Discussion Topic: In the Real World: Scenario for Discussion
The Lilly Ledbetter Fair Pay Act of 2009 centered on a case in which Ms. Ledbetter discovered documents that revealed discrimination against her that resulted in unequal pay practices. The company argued that the documents were confidential and scheduled for destruction, and that Ms. Ledbetter should not have had access to the information.
What are the issues in this case in terms of document privacy and retention? How could the situation have been prevented in the first place?
Can you make response each posted below # 1 to 2?
1. From: Tyler Cugino posted Jul 21, 2018 10:57 PM
When talking about document privacy and retention, it is referring to documents that are confidential and are only allowed to be seen by certain people. These documents usually contain private employee or employer information. These practices are used by every company in order to keep private information private. In the Lily Ledbetter Pay Act of 2009 centered on the Ms. Ledbetter case, Ms. Ledbetter found and looked at confidential documents about the company using unequal pay practices. She saw this documents and took it to court but the company argued that she should have never seen the documents because they were confidential and were set to be destroyed. The Lilly Ledbetter Fair Pay Act promotes voluntary compliance by employers, responds to workplace realities, and allows employees to assess the validity of their claims.
With this case in mind, the issues of document privacy and retention are that an employee had access to confidential documents and saw them before they were destroyed. The company did not do a good job at keeping their confidential documents private because of this slip up. This could also mean that confidential employee information could be found as well. I feel this situation could have been prevented if the company took better care with protecting their confidential documents. If they would have done a better job at this and only allowed the proper people to view the documents, none of the information would have been brought out. Also, it could have been prevented if the company was not doing illegal things and finding ways to unequally pay people, the documents would have never been found.
2. From: Christina Watson posted Jul 19, 2018 5:21 PM
Hello Professor and class,
A data retention policy helps protect an organization’s data and avoid financial, civil, and criminal penalties that increasingly accompany poor data management practices, as with the case concerning Mrs. Ledbetter. The Lilly Ledbetter Fair Pay Act of 2009 is a federal statute in the United States that was signed into law in 2009. The Act amends the Civil Rights Act of 1964 and states that the 180-day statute of limitations for filing an equal-pay lawsuit regarding pay discrimination resets with each new paycheck affected by that discriminatory action. The law directly addressed Ledbetter v. Goodyear Tire & Rubber Co. (National Women’s Law Center, 2013). The organization in the case with Mrs. Ledbetter allowed confidential information to be released which ended up in her possession. This case emphasizes the importance of following guidelines on records retention and document destruction. If Mrs. Ledbetter was able to obtain this confidential information, what other confidential information may someone else have accessed at this organization? Employee’s personal data may have been at risk of being leaked with the irresponsible record keeping at this organization.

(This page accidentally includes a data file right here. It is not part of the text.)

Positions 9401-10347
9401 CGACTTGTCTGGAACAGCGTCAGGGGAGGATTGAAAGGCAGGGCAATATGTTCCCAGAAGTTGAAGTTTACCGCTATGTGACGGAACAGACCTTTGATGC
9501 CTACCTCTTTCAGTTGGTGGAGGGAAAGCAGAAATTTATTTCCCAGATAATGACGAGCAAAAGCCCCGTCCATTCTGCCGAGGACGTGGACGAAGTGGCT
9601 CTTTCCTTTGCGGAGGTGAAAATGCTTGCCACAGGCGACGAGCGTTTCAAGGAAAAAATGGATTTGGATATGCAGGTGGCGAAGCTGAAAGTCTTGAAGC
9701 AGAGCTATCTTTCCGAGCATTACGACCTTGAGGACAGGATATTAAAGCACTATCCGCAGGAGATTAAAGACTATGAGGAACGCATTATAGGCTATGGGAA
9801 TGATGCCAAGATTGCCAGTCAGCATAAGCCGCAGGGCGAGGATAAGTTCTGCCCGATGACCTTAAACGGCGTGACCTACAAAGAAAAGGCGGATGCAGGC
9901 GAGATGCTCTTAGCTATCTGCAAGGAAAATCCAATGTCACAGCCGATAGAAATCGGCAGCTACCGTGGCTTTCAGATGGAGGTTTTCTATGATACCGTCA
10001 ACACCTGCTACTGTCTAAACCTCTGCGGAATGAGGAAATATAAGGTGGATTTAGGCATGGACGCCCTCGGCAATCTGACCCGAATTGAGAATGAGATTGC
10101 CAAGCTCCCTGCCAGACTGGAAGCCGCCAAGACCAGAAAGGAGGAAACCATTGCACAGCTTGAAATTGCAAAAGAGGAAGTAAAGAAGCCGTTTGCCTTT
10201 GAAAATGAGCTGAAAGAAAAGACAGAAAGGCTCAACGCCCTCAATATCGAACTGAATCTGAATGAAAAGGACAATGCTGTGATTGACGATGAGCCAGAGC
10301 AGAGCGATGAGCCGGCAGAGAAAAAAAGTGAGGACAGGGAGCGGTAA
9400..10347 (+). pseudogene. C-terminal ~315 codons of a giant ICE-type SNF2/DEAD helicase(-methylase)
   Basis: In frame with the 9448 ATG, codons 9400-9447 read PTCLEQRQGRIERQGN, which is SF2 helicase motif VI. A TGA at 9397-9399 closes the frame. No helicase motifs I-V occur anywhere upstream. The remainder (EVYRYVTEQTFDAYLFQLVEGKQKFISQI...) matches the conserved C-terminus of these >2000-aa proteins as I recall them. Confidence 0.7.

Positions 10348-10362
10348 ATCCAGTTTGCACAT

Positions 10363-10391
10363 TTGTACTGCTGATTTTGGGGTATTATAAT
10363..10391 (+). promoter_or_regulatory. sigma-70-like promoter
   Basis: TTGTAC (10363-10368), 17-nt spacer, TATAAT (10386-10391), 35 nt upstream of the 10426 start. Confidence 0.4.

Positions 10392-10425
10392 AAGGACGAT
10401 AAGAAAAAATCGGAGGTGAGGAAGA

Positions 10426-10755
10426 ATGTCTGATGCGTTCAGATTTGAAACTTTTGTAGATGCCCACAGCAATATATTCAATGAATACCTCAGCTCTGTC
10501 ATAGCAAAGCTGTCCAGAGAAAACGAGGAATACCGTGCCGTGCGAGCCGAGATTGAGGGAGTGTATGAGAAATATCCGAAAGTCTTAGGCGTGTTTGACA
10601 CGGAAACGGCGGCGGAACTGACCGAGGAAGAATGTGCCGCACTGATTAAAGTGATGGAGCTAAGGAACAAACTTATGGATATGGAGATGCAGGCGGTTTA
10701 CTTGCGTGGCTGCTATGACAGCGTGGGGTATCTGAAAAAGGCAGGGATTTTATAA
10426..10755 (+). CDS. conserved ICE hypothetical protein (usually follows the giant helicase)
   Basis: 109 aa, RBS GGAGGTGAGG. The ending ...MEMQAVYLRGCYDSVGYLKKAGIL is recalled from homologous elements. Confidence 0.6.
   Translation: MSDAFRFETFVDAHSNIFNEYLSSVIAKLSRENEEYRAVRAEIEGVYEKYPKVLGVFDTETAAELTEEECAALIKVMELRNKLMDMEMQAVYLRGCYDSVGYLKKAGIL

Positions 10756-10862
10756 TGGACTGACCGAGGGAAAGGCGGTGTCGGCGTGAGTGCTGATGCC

Data retention policies form an important foundation for helping manage an organization’s data. In addition to paper documentation, organizations are increasingly creating and relying upon the use of electronic information. Now organizations may have both paper and electronic documents. Destroying confidential information is not an option, it is a requirement. Companies are obligated to protect the privacy of their employees and clients, and responsible for following state and federal privacy protection laws. Having a secure process for destroying confidential information saves an organization time and money and reduces privacy breach risks. The first step in destroying confidential information is identifying which documents are no longer useful to the organization, or those which the organization are no longer legally obligated to keep. Retention schedules provide a useful benchmark because they clearly define how long documents should be retained and when they should be destroyed. Documents reaching the end of a required retention period should be destroyed after a final review unless they are currently used in litigation processes.
I have held a position in the records retention department for a large organization in which a scheduled framework to ensure proper retention and destruction of their data was implemented and strictly adhered to. This is an ongoing continuous process in which you must have some type of systematic framework in place to help ensure documents are secure, a time frame for retaining those documents, and the document destruction date must be accessible and destruction completed properly and in a timely manner. This process helps ensure the confidentiality of an organization’s records are always secure.